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Volume 24, Issue 23;   June 5, 2024: The Reactive Rescheduling Cycle

The Reactive Rescheduling Cycle

by

When the current schedule is no longer viable, we reschedule. But rescheduling is unlike devising a schedule before work has begun. People know that we're "behind" and taking time to reschedule only makes things worse. Political pressure doesn't help.
A switch in the tracks of a city tramway

A switch in the tracks of a city tramway. Railroad track switches are a good metaphor for rescheduling projects. To reschedule a project is to find a new path for it through the events and projects of the hosting organization. And, like a train traveling over tracks, setting up the switches in advance is essential for smooth running.

Image by Magnus Flechsenhaar, courtesy Pexels.com.

The need to reschedule a collaborative effort can sometimes indicates a flaw in the process that created the original schedule. But in the tense period during which we work to produce a new schedule, we often overlook that possibility. We just re-invoke the scheduling process to create a new schedule, assuming that it will produce a better result this time.

But a better result is unlikely for at least two reasons — one very obvious, the other less so. The very obvious reason is that the scheduling process might be flawed. If we haven't addressed that possibility, any possible flaw or flaws remain in place. The revised schedule produced by that flawed process is then at risk of being flawed as well.

Second, and less obvious, is what I call the reactive rescheduling cycle. Reactive rescheduling happens when we're compelled to reschedule because we must account for a recently discovered schedule-busting condition. But when we're revising a schedule reactively we're at risk of getting caught in a cycle.

The reactive rescheduling cycle

When we're engaged in reactive rescheduling, we're usually working under time pressure. Rescheduling under time pressure is risky because the probability of overlooking important factors is elevated. The new schedule we produce might then later need to be "adjusted" when we discover what we overlooked. When that happens, we will again be engaged in reactive rescheduling. This cycle — the reactive rescheduling cycle — then repeats until we run out of time altogether.

Moreover, One cause of persistence of the reactive
rescheduling cycle is rescheduling in haste
for subsequent iterations of reactive rescheduling, we no longer need a triggering condition. The haste with which we cobbled together the schedule we're now replacing is condition enough to ensure that the new schedule could never hold.

Three ways to avoid the reactive rescheduling cycle

To reduce the chance of being caught in the reactive rescheduling cycle, begin by taking these three steps.

Resist the pressure to produce a new schedule in haste
One cause of persistence of the reactive rescheduling cycle is rescheduling in haste. Point out the risks that attend to haste. Explain the dynamics of the reactive rescheduling cycle, emphasizing how one reactive rescheduling event can generate the next.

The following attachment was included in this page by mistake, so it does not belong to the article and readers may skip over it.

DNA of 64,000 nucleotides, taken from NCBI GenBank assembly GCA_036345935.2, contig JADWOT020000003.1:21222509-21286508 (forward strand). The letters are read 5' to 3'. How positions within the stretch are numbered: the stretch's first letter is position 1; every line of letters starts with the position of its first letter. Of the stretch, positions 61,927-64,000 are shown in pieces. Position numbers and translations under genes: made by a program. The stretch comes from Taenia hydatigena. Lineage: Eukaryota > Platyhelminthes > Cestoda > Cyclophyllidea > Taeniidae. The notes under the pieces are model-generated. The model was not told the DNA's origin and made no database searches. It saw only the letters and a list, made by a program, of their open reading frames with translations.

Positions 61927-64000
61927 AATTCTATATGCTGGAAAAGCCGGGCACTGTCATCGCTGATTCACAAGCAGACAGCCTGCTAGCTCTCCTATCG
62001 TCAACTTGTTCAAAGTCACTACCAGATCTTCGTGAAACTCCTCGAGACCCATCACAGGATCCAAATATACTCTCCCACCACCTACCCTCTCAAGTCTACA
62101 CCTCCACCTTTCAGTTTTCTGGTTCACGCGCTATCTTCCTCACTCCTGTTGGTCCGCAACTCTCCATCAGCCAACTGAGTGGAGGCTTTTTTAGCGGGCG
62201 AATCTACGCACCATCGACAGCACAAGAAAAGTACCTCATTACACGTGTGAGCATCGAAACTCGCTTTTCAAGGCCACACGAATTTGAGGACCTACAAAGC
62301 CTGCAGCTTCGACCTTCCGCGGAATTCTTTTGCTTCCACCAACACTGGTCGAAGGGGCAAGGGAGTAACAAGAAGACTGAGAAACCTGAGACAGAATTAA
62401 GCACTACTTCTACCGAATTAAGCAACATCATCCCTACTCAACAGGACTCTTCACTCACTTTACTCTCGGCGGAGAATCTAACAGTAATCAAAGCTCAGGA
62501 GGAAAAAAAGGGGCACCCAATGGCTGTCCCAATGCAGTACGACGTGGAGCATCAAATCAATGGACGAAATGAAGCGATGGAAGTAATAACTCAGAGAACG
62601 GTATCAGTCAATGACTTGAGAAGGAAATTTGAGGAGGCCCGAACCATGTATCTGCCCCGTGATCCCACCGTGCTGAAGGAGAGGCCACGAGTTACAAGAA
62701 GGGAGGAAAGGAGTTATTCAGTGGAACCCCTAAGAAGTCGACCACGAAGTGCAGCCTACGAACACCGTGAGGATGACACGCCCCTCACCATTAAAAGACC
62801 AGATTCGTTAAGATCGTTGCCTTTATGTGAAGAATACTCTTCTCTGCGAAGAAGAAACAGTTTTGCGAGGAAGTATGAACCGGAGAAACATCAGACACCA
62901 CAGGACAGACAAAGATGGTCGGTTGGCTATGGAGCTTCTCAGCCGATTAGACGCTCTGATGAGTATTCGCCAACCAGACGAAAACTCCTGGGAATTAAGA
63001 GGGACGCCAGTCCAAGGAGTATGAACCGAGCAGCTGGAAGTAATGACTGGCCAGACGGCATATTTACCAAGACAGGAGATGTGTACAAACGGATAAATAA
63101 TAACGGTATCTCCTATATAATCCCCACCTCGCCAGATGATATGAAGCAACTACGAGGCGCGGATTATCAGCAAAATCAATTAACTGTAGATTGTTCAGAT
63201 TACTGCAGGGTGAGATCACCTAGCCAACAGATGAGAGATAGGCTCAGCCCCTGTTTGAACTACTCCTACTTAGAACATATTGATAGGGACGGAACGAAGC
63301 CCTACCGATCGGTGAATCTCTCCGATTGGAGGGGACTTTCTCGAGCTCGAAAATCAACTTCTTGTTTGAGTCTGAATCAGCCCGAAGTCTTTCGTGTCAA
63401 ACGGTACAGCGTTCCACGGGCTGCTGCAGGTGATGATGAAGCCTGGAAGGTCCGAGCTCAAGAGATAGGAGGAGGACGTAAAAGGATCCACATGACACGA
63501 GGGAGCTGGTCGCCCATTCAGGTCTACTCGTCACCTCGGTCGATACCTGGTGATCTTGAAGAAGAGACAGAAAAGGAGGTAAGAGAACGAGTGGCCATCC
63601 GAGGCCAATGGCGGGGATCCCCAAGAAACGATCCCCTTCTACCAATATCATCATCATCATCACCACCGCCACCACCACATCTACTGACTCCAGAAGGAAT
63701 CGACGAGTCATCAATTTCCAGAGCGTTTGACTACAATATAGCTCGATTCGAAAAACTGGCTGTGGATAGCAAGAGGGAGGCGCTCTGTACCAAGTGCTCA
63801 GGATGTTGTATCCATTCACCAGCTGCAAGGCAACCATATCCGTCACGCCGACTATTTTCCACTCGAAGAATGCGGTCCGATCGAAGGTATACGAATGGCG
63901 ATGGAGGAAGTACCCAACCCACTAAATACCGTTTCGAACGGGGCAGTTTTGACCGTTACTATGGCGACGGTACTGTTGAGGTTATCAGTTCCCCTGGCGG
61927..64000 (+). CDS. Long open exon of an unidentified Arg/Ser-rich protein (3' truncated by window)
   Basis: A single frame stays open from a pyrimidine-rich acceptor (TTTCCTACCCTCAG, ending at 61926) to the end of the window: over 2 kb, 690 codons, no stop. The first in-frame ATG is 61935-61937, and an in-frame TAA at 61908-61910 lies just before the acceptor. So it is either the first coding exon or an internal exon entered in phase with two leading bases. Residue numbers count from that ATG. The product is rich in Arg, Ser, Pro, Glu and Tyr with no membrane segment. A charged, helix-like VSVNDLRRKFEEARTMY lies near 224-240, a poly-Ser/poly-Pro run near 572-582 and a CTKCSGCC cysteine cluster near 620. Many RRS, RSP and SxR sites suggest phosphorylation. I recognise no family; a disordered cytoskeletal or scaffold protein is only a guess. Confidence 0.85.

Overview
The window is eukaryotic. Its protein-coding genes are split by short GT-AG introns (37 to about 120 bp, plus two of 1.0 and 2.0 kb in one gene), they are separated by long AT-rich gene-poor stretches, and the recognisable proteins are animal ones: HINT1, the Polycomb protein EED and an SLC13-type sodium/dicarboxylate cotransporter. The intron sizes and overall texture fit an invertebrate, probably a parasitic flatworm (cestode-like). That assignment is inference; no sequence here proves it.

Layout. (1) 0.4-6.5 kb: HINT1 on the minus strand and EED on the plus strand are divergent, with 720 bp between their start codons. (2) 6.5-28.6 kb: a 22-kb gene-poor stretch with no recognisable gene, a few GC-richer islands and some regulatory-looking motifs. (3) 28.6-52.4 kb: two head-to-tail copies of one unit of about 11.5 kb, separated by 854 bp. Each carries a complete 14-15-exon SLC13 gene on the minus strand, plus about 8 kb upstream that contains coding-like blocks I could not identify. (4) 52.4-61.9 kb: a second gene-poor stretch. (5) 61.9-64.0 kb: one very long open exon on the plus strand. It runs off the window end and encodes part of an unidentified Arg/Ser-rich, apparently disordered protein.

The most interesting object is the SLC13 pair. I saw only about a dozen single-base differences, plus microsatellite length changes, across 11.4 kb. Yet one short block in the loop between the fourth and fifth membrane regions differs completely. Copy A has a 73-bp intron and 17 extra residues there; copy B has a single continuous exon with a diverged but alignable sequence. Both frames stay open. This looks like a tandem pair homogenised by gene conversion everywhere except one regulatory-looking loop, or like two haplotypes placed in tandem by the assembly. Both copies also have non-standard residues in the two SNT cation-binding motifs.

When next you reschedule reactively argue strenuously for enough time to produce a durable schedule.
Deal with underestimations
Consider the causes of the failure of the previous schedule, focusing on any underestimates. When we underestimate how long a task will take, we might underestimate either its Duration or the Effort required. The two kinds of errors are very different, because underestimating Effort can lead to an underestimate of Duration, but the reverse effect is much less clear.
Compared to underestimates of Effort, underestimates of Duration more often arise from unanticipated delays whose sources, which are sometimes called "dependencies," lie beyond the span of control of the collaborating parties. Unless there is an identifiable change in spans of control, these underestimates are likely to be repeated.
Deal with omissions
If one of the drivers of the need to reschedule is an omission, it's possible that another omission is yet to be discovered. At the beginning of the rescheduling effort, seek an understanding of how all omissions came about. This information can help uncover additional omissions early in the rescheduling process, when they are most easily addressed.
Search also for omissions in other project schedules. The causes of schedule omissions aren't always specific to any particular effort. What was overlooked in another project in the past might have been overlooked in the project whose schedule is being revised now.

Last words

Most important, consider political factors, which determine relative priorities of different efforts. If political issues compelled the current project to stand aside and wait for people or resources employed elsewhere, those political issues might still have force. They cannot be adjusted by technological means. Settling political issues almost always requires political action. Go to top Top  Next issue: Rescheduling: The Paradox of Politics  Next Issue

How to Spot a Troubled Project Before the Trouble StartsProjects never go quite as planned. We expect that, but we don't expect disaster. How can we get better at spotting disaster when there's still time to prevent it? How to Spot a Troubled Project Before the Trouble Starts is filled with tips for executives, senior managers, managers of project managers, and sponsors of projects in project-oriented organizations. It helps readers learn the subtle cues that indicate that a project is at risk for wreckage in time to do something about it. It's an ebook, but it's about 15% larger than "Who Moved My Cheese?" Just . Order Now! .

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